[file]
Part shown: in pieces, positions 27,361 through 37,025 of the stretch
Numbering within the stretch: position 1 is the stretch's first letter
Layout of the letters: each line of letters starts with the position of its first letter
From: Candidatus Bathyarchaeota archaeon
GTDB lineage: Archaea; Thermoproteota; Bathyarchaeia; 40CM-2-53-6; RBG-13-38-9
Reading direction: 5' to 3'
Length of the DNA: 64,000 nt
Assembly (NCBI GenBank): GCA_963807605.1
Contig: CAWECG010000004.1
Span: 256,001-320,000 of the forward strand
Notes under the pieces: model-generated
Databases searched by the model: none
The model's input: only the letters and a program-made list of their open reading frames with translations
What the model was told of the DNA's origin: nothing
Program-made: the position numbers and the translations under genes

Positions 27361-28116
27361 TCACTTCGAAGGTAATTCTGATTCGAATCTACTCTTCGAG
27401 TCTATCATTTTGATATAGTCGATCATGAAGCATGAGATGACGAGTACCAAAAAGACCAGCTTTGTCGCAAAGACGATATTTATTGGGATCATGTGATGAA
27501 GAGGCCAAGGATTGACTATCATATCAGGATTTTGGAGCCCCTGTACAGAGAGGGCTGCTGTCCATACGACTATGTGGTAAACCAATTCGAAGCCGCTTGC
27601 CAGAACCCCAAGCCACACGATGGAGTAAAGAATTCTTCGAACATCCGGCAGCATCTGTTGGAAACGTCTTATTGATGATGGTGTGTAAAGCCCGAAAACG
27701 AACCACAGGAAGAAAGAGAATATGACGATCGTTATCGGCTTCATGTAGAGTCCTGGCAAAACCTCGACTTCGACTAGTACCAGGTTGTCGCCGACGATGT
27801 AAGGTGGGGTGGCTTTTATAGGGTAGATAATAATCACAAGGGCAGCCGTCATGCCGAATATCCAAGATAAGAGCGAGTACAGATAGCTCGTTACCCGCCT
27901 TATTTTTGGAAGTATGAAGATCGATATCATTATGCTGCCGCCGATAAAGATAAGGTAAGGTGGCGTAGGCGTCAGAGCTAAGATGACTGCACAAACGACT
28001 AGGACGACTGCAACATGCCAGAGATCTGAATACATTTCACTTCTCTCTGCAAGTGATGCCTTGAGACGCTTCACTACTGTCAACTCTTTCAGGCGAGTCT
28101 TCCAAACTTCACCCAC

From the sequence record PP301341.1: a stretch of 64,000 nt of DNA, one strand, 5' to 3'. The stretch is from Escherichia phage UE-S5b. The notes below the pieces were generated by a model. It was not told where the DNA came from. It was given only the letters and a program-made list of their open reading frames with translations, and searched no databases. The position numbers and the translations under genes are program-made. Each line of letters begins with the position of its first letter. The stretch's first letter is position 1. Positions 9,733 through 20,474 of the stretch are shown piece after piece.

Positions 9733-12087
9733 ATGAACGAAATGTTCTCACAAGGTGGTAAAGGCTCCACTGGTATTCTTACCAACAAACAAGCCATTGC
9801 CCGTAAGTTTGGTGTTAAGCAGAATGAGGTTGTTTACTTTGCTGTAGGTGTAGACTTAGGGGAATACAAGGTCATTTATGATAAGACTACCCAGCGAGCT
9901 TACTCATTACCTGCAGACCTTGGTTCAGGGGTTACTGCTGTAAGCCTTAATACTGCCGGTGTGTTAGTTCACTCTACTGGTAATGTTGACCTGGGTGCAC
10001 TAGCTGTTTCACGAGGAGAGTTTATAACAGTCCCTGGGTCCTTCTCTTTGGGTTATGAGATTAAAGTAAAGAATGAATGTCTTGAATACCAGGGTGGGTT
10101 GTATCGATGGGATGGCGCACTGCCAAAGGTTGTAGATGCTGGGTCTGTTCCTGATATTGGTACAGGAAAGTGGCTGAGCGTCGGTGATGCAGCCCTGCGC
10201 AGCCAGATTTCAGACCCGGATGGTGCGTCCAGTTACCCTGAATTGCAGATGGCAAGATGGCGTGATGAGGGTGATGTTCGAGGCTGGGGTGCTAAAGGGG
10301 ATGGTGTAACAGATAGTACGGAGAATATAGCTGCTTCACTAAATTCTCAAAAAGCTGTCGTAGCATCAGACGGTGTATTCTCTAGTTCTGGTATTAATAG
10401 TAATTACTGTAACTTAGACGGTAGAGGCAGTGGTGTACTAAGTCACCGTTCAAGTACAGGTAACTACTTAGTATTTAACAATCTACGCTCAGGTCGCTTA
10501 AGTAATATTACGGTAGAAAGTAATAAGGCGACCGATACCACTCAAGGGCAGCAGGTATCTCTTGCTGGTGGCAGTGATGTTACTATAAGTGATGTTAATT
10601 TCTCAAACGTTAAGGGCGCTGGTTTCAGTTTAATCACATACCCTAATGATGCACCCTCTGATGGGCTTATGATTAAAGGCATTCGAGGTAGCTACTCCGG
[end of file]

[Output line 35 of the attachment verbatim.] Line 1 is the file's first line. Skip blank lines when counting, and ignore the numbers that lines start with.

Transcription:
10401 TAATTACTGTAACTTAGACGGTAGAGGCAGTGGTGTACTAAGTCACCGTTCAAGTACAGGTAACTACTTAGTATTTAACAATCTACGCTCAGGTCGCTTA